I have heard educationalist experts decry the lecture format as out of date, old fashioned, egotistical and ineffectual. I was told on more than one occasion that it had been “scientifically proven” that students “only concentrate for the first 12 minutes of any lecture”. Well, I just have to disagree and say that I have found the lecture to be a very exciting and productive format and one which, I am certain, students can concentrate upon and can enjoy and learn from. It all, of course, depends on the lecture, the lecturer, the lecture theatre etc. etc. and how well all of this is deployed.
(I should perhaps add the caveat here that the science I understand best is the so-called ‘Pataphysics‘ of artist Alfred Jarry who described his invention as ” the science of exceptions”).

Like everyone else, I have good and bad days at work, and come home every day utterly exhausted, whether I have been teaching for 1-2 hours or for 4-5 hours. Nevertheless, I regard all of my opportunities to teach in an art school as opportunities to uphold the standards of the subject (the subject of art and its education), and so, each lecture, it seems to me, should aspire to be a work of art, i.e. it should be carefully researched but delivered in a way that engages an audience; it should be clearly motivated by the artist’s/lecturerer’s personal passions and sincere enquiries, but relate to and reach out to the passions and enquiries of everyone in the audience, and thus relate to, touch upon and illuminate  the widest range of histories and theories of the subject – art.

A lecture (or, for that matter, a seminar, a tutorial, feedback-writing etc.) should also be inventive, risk-taking, challenging, imaginative, crafted, performed etc. etc. yes, all of the things you would want and expect from an art work, you should be able to find in your art lecture.

There were so many things I wanted to write about this week, and I always feel a little sorry for the themes and ideas I have set-aside or omitted, but this morning, deciding to acentuate the positive – as the old song goes – has led me, and you, and my fingers, all over and around the keyboard, to land us HERE.


Speaking in Public – Guten Morgen from Berlin

Away from home again today, in another city, another country. Waking up in a hotel room I can see the sun rising over the buildings. This is a conference of art writers, critics, curators, lecturers and artists from all over the world.

We’ve all come together to give voice to our responses to rising nationalism and what has come to be called ‘Populism’ (though there are a lot of discussions about what this term means).

We often despair of humanity when we listen to the awful news that newspapers often seem to take a kind of grotesque delight in sharing with us, and yet, if you come to a conference or congress like this one, it’s easy to have your faith and hope in humanity restored. The level of expertise and intelligence, motivated by a certain kindness and progressive, hopeful thought, is astounding, charming, beguiling.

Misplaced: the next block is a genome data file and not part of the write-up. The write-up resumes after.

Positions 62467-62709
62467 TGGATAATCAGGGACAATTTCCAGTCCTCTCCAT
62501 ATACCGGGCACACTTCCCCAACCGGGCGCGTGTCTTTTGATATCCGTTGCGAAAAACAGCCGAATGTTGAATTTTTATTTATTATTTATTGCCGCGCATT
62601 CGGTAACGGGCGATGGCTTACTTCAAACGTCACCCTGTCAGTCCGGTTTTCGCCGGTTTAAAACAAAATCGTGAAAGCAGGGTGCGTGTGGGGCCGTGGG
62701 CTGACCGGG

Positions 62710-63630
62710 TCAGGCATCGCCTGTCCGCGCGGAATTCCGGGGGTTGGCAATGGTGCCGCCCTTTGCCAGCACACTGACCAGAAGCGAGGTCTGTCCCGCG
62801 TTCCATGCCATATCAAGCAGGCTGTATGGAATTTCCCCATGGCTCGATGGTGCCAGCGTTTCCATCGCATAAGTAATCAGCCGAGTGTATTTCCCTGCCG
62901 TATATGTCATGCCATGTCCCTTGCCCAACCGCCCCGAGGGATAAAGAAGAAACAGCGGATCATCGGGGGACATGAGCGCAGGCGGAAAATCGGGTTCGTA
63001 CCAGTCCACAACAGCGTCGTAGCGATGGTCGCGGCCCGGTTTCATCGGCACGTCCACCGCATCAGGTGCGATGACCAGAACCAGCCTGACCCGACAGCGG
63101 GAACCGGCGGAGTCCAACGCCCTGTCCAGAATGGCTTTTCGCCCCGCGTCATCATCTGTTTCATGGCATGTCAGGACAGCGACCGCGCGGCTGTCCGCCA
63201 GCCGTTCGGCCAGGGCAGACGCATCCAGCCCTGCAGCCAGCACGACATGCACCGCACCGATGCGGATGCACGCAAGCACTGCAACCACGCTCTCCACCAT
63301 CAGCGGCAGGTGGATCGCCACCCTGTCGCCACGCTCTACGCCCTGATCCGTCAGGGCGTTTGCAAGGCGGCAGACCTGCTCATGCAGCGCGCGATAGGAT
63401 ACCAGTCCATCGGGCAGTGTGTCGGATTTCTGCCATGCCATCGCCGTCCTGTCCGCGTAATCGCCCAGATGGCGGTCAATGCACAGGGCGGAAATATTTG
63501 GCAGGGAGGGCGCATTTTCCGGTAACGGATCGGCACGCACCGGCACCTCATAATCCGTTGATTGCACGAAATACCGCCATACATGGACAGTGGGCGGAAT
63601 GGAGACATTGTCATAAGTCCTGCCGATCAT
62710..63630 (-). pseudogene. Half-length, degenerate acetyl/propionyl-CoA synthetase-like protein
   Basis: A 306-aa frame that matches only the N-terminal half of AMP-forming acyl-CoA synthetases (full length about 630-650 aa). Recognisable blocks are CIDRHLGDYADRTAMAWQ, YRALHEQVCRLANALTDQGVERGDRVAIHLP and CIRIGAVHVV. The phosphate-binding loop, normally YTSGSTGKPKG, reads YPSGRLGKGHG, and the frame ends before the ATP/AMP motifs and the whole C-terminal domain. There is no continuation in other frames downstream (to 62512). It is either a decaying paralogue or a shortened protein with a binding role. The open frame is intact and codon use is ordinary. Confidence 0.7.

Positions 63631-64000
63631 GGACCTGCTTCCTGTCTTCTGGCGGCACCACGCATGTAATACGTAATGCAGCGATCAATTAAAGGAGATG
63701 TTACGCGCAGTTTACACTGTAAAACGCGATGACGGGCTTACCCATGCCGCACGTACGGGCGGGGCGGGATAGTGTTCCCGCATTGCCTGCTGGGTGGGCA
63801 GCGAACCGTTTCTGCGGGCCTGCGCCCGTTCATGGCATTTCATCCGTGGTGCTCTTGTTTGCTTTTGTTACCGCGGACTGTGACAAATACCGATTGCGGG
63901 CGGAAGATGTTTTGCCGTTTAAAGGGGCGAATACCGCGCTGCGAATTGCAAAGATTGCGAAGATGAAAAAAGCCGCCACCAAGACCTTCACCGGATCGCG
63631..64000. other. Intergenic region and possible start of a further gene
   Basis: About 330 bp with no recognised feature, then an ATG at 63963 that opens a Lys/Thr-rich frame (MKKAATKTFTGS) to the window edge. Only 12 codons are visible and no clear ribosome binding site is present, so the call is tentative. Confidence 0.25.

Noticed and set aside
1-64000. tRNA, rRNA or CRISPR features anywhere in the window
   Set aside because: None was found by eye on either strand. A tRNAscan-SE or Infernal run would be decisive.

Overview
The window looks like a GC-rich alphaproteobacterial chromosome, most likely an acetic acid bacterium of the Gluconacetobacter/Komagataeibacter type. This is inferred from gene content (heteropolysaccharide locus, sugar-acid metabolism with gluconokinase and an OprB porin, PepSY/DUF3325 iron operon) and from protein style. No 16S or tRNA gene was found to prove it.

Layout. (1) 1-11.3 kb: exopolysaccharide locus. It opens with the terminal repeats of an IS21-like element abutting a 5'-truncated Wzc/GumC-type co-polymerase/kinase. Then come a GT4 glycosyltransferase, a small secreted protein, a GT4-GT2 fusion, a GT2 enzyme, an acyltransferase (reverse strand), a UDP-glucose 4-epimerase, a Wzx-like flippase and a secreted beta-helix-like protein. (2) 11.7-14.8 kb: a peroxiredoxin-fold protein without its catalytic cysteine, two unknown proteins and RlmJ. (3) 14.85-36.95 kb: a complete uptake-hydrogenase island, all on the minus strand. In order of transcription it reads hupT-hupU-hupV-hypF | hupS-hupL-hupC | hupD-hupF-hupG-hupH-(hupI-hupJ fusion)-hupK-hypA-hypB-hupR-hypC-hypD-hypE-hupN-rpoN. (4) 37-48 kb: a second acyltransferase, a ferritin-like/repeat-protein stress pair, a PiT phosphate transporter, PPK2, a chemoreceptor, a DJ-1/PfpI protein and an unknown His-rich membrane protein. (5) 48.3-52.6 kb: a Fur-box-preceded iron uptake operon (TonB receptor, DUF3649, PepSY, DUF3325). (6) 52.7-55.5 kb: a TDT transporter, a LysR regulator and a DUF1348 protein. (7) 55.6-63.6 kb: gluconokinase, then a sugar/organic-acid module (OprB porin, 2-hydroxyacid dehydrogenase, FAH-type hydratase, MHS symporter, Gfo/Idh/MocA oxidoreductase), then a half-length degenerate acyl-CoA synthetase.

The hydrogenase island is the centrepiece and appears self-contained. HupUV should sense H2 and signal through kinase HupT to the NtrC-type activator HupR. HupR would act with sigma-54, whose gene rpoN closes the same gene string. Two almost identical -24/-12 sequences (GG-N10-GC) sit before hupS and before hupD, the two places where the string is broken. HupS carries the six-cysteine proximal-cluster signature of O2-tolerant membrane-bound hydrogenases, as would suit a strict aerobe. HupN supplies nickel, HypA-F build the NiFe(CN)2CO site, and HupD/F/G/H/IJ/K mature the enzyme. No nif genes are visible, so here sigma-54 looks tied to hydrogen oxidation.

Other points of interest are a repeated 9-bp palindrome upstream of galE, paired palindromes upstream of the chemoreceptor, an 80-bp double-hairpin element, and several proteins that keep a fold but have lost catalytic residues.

People bring their ideas, their languages, their absolute fluency in multiple languages, their style, their sense of humour and their ability, to think, discuss and debate, and exchange, in an energetic, hard-working spirit and a creative atmosphere. It goes on for days (the entire congress here is about 9-10 days and I am attending 4-5 of them). Every day the organisers have laid on a different wonderful twist of the eganda, with new provocations and discussions arising.

For the last few days of the congress, the discussions wind down and our hosts start to ferry us about their city, showing us world-class art in exceptional galleries and museums and special places of interest. Of course, they also keep us very well-fed and watered throughout, and the hotel is great too. (As one of the chosen speakers I am very pleased and proud to say that all of this is paid for by the organisers and by my employers at my university.)

But maybe this report is not in the slightly more analytic spirit of my usual blog, so, before I close, I’ll just say a few words about writing for your voice, for the stage, for the conference:

I believe I may be unusual in the degree of conscientiousness, mixed with a kind of perennial anxiety, that goes into my preparations to speak in public. Public speaking  is feared by almost everyone, but it should realy be practiced as an art, a skill by everybody, I think, because it can be so empowering. Furthermore, there is almost no point crafting a beautiful text to speak, if you don’t add to this the equal consideration of how you are going to present it sonically, aurally, performatively.

Of course, this is no easy task, and it comes with years of practice, with training, with mistakes made and learned-from etc. etc. But I am just stressing the importance of never taking for granted that, just because your ideas and your writing may be excellent, that you will necesarily do your words justice at the podium.

The best it can be, I find, is when you know you have worked and worked a text so that each and every sentence feels good in your own mouth. None feel too long, all feel equally and genuinely interesting, and none  feel in any way incidental, extraneous or excessive. Each has a point, and your job is to ‘land’ every point (to ‘land’ it in the minds of your audience).

Interestingly, once a text is really ready for the voice it becomes the master of your voice i.e. it will now dictate to you how you will behave, what your tongue, your lips, your mouth, your body language, and the sounds that comes out of your mouth will do. Ultimately it will determine whether and how your words and ideas are heard, felt, understood and registered.